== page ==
The Moose is the largest member of the deer family, and the males have the largest antlers of any living deer. The heaviest Moose on record is the Alaskan Moose of Alaska, weighing 595.5 kg for an adult male and 480 kg for an adult female. The Moose’s body is about the size of a saddle horse and its legs are long and slender. Its hooves are large, elongated and sharp pointed, with well-developed lateral hooves or dew claws. The head is long with large ears, relatively small eyes, and a square-lipped, bulbous muzzle (the upper lip overhangs). The nose is covered in short fur except for a small bare patch between the nostrils. A long (152 to 762 mm) flap of skin called a dewlap or bell hangs from the top of the throat. The shape of the bell viewed from the side can vary from slender to bulbous (satchel). While the satchel shape is typical of adult males, other shapes of the bell cannot be used to sex an individual. The neck is relatively short, and there is a noticeable hump above the shoulders. The tail is short and is not surrounded by a light rump patch, although most females have a small, usually indistinct area of white or lighter coloured hairs around the ano-genital region.
In general, the body, belly and rump are dark to blackish brown, sometimes greyish brown. The legs are lighter, often greyish white on the lower parts, especially on the insides and on the rear of hind legs. This is most evident in males. The face can be the same colour as the rest of the body, or lighter, or grey. The neck and top of the shoulders are covered in long hair (up to 150 mm) that is usually darker than the rest of the body, and can form a noticeable cape. Moose have antorbital, tarsal and interdigital glands and possibly a gland at the base of the bell. There is some disagreement whether they have metatarsal glands. Female Moose, like most deer, have four functional teats.
Moose calves up to about three months old are light red to reddish brown and lack spots. The hair around the eyes, on the muzzle and ears is black, while the inguinal area and insides of the ears are light. At two to three months of age, the coat colour changes to resemble the adults.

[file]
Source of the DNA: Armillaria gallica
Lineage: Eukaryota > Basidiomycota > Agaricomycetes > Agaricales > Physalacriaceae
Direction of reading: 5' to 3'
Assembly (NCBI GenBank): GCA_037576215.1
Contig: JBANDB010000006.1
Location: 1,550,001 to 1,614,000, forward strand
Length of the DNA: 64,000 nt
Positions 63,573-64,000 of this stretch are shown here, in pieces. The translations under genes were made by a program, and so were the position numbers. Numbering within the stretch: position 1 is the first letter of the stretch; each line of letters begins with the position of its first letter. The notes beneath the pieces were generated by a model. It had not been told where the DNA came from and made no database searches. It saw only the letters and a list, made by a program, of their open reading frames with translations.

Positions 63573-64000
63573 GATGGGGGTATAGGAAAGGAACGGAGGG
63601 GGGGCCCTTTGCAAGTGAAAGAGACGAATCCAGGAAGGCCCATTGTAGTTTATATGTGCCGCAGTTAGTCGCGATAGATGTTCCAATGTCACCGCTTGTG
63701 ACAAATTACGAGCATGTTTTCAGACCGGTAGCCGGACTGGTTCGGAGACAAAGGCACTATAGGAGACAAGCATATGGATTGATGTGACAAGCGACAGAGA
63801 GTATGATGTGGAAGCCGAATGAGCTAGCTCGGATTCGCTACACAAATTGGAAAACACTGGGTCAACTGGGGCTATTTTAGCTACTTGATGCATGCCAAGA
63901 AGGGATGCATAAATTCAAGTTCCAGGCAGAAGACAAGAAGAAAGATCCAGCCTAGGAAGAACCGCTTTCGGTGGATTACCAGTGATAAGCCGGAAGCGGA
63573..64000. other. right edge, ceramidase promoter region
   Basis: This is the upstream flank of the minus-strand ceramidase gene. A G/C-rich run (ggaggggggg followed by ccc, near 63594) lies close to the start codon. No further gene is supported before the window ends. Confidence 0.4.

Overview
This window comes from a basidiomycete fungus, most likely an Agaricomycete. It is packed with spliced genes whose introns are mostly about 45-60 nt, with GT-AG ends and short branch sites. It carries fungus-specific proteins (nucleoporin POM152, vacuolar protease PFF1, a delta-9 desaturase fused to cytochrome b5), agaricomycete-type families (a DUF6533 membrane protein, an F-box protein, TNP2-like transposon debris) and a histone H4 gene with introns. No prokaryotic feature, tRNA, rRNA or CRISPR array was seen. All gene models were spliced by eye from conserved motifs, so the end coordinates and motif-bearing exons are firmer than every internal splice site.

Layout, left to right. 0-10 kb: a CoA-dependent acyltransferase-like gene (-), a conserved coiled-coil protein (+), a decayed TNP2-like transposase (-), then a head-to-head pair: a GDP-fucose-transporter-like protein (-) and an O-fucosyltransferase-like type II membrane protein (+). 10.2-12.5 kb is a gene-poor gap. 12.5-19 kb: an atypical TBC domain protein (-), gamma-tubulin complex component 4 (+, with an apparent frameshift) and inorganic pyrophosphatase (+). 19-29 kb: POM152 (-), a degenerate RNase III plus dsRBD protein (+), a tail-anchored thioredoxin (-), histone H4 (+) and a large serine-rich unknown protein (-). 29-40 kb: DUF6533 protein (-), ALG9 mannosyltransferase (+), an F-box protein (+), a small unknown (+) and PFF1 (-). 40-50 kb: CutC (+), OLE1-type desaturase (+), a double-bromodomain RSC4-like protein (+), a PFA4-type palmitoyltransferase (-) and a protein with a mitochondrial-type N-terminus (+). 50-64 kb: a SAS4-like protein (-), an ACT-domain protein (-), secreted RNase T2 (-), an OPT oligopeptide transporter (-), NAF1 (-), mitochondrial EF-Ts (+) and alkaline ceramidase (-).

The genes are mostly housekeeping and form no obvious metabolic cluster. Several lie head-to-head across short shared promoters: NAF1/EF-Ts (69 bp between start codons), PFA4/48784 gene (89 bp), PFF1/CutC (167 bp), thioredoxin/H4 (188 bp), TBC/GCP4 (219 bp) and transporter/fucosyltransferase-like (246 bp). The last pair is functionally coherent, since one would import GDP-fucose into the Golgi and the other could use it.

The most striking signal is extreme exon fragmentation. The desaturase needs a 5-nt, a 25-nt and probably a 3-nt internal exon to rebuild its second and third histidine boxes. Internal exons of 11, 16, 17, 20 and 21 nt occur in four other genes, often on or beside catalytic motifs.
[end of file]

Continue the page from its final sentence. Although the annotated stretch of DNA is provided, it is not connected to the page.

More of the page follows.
The antlers of adult males are characteristically large, laterally oriented and palmated (palm-shaped). The antlers show their greatest profile when seen from the front, and have one or two sections. When only one section is present, the stout main beam leaves the pedicel laterally and horizontally, before turning back and becoming heavily palmated. Tines of varying lengths grow along the outer edge of the palmated area. When the antler consists of two parts, the short main beam again leads from the pedicel, and then branches into an anterior section. This can consist of two or three large tines directed forward, or it can be palmated with outer tines along the edge. The posterior section is larger and always heavily palmated with a fringe of medium to short tines along the outer edge. Antlers of yearling males usually begin as a simple fork, but by the second year a third point or a small palm develops. Antlers are shed from late November to early January, with older males losing theirs first.
A Moose skull is long and narrow, especially the premaxillae and maxillae region, which accounts for over 36 per cent of its basilar length. The nasal bones on the other hand are short and the anterior nasal opening is large. There is a clear swelling of the frontal bones just behind the orbits, and in front of this, a small depression along the centre line of the cranium.